Ok, MCT is a complete LA program, minus spelling - though you can cherry-pick whichever components you want. From what I've seen and read, it does not do copywork/dictation/narration, though you could certainly add it yourself, either prior to starting MCT - it starts ~3rd - or alongside. As well, it does not place explicit emphasis on summarizing (though he very well may teach it implicitly) - he believes that anything you write should contain your own ideas, that just a regurgitation of someone else's ideas, without any value added via your own interpretation, is pointless. I don't *think* he uses outlining per se - certainly not as much as WTM does - but he certainly teaches how to logically organize your writing to properly make your point. And his program does have a strong focus on analyzing worthy literature - seeing how it is put together at all levels and how it achieves its goals. Thus it is similar to CW in its goals and overall approach, but the nitty-gritty of how MCT goes about it is quite different from CW.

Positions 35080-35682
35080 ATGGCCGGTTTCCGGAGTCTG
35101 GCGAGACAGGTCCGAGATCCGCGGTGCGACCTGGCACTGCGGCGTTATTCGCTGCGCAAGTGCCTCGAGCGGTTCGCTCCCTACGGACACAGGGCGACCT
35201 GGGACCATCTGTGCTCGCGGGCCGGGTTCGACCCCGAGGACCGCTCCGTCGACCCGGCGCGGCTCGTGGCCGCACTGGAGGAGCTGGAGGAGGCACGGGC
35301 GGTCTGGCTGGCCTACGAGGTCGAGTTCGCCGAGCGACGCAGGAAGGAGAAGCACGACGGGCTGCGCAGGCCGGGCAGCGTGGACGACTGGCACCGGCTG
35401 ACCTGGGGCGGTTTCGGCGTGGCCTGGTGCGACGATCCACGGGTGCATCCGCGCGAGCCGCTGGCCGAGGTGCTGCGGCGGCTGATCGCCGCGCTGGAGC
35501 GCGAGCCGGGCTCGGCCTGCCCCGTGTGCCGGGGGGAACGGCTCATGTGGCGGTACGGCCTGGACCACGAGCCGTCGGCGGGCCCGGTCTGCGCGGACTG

I think it is philosophically in line with CM - she advocates learning from (books by) people who are both skilled and passionate about their subject, and MCT certainly is that! His love for the English language shines through everything he says and does. As well, CM emphasized high standards, and correctness on the first pass, which MCT's books also emphasize. Also, MCT's focus on learning the core concepts of language and then applying them holistically (rather than learning a bunch of facts which the student may or may not ever see how they fit together) seems very CMish to me. All told, MCT seems to share much of CM's philosophy and goals for LA (and teaching in general), but I wouldn't say that MCT's *methodology* is particularly CMish. He emphasizes grammar study at an earlier age than CM, for example, but even so, I'd say their goals for learning grammar are very similar. Bottom line, I think that MCT could mesh well with a CM approach, even though I wouldn't call MCT a CM program.